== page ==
Category Archives: Hinduism

Love Your Neighbour as Yourself?


Myself 

By T. V. Antony Raj

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This reading is from Gospel of Mark 12:28-34.

One of the scribes, when he came forward and heard them disputing and saw how well he had answered them, asked him, “Which is the first of all the commandments?

Jesus replied, “The first is this: ‘Hear, O Israel! The Lord our God is Lord alone! You shall love the Lord your God with all your heart, with all your soul, with all your mind, and with all your strength.

The second is this: ‘You shall love your neighbour as yourself.’ There is no other commandment greater than these.”

The scribe said to him, “Well said, teacher. You are right in saying, ‘He is One and there is no other than he.’

And ‘to love him with all your heart, with all your understanding, with all your strength, and to love your neighbour as yourself’ is worth more than all burnt offerings and sacrifices.”l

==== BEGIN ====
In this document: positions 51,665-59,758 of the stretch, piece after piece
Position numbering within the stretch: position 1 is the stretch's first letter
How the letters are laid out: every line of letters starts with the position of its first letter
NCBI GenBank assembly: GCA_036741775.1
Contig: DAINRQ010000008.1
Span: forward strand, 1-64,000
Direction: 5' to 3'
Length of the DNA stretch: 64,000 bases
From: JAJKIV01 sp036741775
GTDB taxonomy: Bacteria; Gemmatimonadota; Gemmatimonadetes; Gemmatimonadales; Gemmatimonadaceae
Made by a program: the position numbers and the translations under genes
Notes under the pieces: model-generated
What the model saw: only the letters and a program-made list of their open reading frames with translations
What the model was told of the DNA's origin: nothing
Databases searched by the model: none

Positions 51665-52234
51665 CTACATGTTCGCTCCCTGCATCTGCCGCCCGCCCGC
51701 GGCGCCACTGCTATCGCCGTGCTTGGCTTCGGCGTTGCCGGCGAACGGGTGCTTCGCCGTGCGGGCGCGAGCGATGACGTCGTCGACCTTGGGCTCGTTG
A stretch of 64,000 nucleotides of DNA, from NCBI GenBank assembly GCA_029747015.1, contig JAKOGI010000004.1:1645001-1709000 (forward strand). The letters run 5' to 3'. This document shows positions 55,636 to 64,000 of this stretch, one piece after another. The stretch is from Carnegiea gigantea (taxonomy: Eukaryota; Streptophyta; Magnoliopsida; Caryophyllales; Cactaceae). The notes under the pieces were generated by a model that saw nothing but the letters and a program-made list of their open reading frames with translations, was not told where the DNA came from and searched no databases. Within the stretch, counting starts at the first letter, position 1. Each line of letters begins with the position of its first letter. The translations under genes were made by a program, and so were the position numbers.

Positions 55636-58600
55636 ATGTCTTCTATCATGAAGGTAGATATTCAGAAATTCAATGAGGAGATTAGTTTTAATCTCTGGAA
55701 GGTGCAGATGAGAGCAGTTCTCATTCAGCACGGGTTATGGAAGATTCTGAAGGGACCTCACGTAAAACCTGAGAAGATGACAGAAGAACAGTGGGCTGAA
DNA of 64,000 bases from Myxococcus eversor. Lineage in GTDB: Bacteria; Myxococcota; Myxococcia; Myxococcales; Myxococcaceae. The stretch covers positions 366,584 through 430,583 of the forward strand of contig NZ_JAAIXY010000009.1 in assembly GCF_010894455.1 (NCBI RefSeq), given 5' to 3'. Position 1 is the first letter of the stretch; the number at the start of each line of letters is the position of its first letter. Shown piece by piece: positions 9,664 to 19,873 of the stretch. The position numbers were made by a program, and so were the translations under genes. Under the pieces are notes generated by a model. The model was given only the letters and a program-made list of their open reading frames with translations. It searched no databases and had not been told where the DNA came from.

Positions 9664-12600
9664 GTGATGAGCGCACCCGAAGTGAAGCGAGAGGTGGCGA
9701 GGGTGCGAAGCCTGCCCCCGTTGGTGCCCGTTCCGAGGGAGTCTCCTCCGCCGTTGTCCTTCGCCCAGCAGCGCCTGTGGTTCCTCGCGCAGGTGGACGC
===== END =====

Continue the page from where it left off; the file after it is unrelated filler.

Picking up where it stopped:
And when Jesus saw that [he] answered with understanding, he said to him, “You are not far from the kingdom of God.” And no one dared to ask him any more questions

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All the established religions of the world concur in one axiom, namely, “Love your neighbour as yourself.”

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In Hinduism

The Hindus, followers of the oldest of the religions now being practised, believe that one’s own Self or Soul is really identical with the Self or Soul of all other creatures. Hence one who injures another injures oneself. In the Hindu Vedas, “Love your neighbour as yourself'” is an inherent precept of unity with the absolute self, ‘That art thou’ (tat tvam asi). So, it follows that because one loves oneself, one is bound to love one’s neighbour, who is not different from oneself”

“This is the sum of duty; do naught onto others what you would not have them do unto you.” (Mahabharata 5,1517)

“One should not behave towards others in a way which is disagreeable to oneself. This is the essence of morality. All other activities are due to selfish desire.” (Mahabharata, Anusasana Parva 113.8)

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In Judaism